We often use TCP and UDP connections in Internet communication.
TCP (Transmission Control Protocol) is connection-oriented, it tracks all data sent. By contrast, UDP (User Datagram Protocol) doesn’t care about datagrams it sent, all information is no sequencing. In other words, UDP is unreliable.
Both socket technologies can be used by the shell tool I described in this article.
The netcat utility can build TCP connection by default or send UDP packets with parameter -u.
Listen for UDP port 5009: nc -u -l 5009.
Connect to UDP port: nc -u localhost 5009.
The following video shows a simple example TCP connection created by netcat.

We can read the command’s introduction by man nc on shell.

NC(1) BSD General Commands Manual NC(1)

     nc -- arbitrary TCP and UDP connections and listens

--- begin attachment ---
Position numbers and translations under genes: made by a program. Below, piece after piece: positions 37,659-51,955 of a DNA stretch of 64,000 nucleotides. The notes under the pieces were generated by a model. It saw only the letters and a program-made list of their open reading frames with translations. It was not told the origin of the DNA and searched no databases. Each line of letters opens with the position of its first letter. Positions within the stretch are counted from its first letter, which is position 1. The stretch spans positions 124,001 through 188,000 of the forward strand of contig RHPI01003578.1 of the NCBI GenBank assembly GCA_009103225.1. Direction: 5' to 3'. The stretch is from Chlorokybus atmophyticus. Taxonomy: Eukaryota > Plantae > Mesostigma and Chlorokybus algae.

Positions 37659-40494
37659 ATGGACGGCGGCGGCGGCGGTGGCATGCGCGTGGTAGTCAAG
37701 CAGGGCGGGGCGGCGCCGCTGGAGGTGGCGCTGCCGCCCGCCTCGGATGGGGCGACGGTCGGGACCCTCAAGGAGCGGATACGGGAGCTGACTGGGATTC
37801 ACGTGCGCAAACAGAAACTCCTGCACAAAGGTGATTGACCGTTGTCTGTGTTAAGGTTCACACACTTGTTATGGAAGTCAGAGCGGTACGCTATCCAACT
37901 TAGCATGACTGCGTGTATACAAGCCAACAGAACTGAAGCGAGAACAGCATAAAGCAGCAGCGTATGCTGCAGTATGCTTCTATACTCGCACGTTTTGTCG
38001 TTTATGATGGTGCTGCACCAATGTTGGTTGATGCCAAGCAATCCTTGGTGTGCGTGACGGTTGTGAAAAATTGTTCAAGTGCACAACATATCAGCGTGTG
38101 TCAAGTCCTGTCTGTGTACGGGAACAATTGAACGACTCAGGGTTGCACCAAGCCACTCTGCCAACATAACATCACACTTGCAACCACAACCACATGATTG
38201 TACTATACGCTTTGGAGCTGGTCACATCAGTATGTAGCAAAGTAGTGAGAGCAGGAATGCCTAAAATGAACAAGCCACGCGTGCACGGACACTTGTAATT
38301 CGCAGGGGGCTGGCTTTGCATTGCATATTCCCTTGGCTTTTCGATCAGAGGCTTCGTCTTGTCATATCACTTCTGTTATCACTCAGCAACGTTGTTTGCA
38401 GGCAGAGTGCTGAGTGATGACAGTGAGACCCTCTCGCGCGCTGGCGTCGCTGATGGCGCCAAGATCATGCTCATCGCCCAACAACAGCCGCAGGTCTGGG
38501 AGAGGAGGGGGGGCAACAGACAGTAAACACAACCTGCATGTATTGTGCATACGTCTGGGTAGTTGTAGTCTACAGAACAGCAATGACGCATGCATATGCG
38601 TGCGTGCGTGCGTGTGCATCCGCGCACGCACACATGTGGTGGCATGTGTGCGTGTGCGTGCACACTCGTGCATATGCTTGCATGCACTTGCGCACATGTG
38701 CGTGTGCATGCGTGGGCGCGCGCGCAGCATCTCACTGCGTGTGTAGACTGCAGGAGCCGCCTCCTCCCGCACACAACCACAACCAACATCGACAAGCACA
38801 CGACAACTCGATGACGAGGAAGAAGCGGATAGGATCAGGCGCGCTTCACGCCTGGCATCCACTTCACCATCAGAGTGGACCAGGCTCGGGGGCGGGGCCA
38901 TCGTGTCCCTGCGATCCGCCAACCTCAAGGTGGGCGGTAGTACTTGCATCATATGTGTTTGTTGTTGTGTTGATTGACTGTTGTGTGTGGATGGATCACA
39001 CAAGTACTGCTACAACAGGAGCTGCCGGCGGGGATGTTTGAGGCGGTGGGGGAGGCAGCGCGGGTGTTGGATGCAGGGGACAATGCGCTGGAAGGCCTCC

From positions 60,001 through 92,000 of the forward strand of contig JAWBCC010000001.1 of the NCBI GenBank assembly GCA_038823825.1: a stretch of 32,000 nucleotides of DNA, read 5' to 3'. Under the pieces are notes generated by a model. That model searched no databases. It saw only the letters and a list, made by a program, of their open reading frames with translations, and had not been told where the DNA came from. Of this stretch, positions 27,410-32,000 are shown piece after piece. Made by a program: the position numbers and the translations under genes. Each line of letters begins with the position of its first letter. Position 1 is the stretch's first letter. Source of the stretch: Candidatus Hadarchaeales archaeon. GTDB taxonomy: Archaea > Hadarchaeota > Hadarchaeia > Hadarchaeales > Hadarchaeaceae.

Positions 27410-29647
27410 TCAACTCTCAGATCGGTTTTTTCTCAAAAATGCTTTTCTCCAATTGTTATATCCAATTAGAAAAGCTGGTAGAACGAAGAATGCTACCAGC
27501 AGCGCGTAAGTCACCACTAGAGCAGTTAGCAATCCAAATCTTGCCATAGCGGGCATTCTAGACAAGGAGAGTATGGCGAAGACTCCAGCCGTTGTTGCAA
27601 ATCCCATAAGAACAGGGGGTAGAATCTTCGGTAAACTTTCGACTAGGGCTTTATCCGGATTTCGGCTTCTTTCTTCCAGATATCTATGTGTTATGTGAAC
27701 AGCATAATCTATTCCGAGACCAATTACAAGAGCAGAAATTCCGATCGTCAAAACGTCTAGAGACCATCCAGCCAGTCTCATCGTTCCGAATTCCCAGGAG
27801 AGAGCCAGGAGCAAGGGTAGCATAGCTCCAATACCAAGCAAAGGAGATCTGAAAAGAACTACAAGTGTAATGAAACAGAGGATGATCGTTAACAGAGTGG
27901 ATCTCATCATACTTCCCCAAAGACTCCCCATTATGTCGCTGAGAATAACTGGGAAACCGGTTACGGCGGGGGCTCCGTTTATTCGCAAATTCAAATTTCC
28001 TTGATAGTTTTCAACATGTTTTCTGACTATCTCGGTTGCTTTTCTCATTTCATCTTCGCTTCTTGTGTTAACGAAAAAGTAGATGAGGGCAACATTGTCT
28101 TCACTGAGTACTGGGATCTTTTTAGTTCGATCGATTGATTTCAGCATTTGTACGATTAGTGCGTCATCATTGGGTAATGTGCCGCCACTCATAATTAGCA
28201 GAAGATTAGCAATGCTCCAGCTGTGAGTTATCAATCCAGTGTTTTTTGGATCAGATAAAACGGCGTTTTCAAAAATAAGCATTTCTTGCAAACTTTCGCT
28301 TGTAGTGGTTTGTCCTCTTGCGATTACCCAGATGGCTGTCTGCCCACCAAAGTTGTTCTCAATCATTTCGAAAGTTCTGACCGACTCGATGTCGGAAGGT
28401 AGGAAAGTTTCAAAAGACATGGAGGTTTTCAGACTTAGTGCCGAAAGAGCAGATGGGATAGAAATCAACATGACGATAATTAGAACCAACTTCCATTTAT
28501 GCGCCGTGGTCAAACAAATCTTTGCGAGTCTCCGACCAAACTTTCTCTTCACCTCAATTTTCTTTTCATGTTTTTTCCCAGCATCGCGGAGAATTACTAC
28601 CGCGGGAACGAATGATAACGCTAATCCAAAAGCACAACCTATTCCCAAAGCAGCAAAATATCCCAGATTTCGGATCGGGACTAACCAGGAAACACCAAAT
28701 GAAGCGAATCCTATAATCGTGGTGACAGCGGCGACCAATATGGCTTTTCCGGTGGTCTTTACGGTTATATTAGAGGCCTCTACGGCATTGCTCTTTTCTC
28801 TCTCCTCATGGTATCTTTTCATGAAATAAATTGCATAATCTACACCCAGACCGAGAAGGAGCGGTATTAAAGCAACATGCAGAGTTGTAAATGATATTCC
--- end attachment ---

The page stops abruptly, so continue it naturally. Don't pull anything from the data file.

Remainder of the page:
nc [-46AcDCdhklnrtUuvz] [-b boundif] [-i interval] [-p source_port]
        [-s source_ip_address] [-w timeout] [-X proxy_protocol] [-x
        proxy_address[:port]] [--apple-delegate-pid pid] [--apple-delegate-uuid uuid]
        [--apple-ext-bk-idle] [--apple-nowakefromsleep] [--apple-ecn mode] [hostname]

     The nc (or netcat) utility is used for just about anything under the sun involving
     TCP or UDP. It can open TCP connections, send UDP packets, listen on arbitrary
     TCP and UDP ports, do port scanning, and deal with both IPv4 and IPv6. Unlike
     telnet(1), nc scripts nicely, and separates error messages onto standard error
     instead of sending them to standard output, as telnet(1) does with some.

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